Cost Segregation for Grocery Stores

Grocery stores may range from very small neighborhood markets to wholesale superstores to large and complex themed regional destinations. While all of the stores require point of sale systems as well as electrical and plumbing systems for food storage, the more complex stores have many departments with specialized electrical, plumbing and exhausting systems. The complexity of departments varies but may include bakeries, beer and wine, bulk goods, butchers, delis, dry goods, floral, frozen food, photography, produce, and seafood. Some stores have specialized trenches that provide sub floor cooling to the produce and/or freezer isle cases. Some even have trenches for computer cabling and power supplied to the point of sale systems. Most stores also include a multitude of walk-in freezers and coolers for food storage. In some cases, significant portions of the HVAC may be treated as personal property where the HVAC units are specifically installed to meet the temperature and humidity requirements of the coolers and freezers for the inventory. Site improvements often include large parking lots with ample lighting.

Accelerating the depreciation on 18% – 36% of the capitalized costs is typical, depending on the type of grocery store, complexity of the cooling, number of departments, and extent of the site improvements.

Cost Segregation Case Study – Grocery Store


The subject property is a high end, newly constructed, free-standing grocery store. The construction costs Source Advisors examined was $18,100,000 and it was placed-in-service in 2017. The store is 48,000 square feet and sits on a three acre site.

The building is organized into a main floor for grocery sales with a mezzanine level for administrative functions and classrooms designed for cooking lessons. The main floor has numerous departments including a butcher’s department, seafood, bakery, wine, produce, floral, etc. Interior finishes consist of vinyl tile, carpet, ceramic tile, and drywall partitions finished with paint. The store had significant numbers of cable trays, trenches, produce watering systems, supplemental HVAC, and backup power including a large emergency generator.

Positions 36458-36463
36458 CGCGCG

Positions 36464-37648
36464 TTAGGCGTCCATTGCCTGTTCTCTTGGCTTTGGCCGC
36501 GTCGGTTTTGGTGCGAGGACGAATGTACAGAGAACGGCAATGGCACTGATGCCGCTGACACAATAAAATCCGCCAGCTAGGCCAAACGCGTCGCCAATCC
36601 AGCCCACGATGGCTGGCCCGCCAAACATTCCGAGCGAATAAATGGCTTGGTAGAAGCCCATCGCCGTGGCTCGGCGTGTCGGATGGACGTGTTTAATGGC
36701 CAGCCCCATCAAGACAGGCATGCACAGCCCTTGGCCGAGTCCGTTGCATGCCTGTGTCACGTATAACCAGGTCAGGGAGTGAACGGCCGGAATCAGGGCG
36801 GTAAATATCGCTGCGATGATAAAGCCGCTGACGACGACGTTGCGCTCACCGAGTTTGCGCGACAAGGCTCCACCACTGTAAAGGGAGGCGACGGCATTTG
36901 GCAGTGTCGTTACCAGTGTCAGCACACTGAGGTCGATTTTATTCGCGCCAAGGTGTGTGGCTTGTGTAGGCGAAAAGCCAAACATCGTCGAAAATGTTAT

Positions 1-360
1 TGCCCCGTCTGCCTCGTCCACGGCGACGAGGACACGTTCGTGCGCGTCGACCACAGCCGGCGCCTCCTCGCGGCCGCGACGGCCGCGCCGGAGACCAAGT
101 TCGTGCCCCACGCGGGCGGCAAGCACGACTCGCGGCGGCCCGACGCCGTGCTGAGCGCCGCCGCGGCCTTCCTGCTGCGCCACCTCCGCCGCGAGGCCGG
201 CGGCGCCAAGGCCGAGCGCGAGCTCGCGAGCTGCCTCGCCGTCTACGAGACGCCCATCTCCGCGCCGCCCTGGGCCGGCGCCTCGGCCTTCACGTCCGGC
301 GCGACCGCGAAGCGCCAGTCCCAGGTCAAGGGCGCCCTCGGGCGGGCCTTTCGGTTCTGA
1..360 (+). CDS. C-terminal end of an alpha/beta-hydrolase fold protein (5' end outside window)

Site improvements include asphalt paving, brick paving, concrete paving, cart corrals, fencing, and landscaping.


The Source Advisors Cost Segregation engineers were engaged to analyze the actual construction costs, in the form of contractor invoices, and allocated the cost detail to various trades and building components. They conducted detailed estimates from the construction drawings and augmented those findings with additional estimates performed during the site visit of the property. Key property personnel were also interviewed. A detailed report was delivered, identifying and documenting all of the components that qualify for a shorter tax life


Source Advisors reclassified 8% or $1,450,000 as 15-year land improvements and 22% or $3,980,000 as 5-year tangible personal property. This leans towards the high end of the expected range and was due to the high end nature of the store and the complexity of its systems. Because this property is new construction and was placed-in-service in 2017, it qualifies for 50% bonus depreciation.

Chart by Visualizer
Cost Segregation for Grocery Stores
*Assuming a 35% tax rate, 6% discount rate, and that the property will be held for 39 years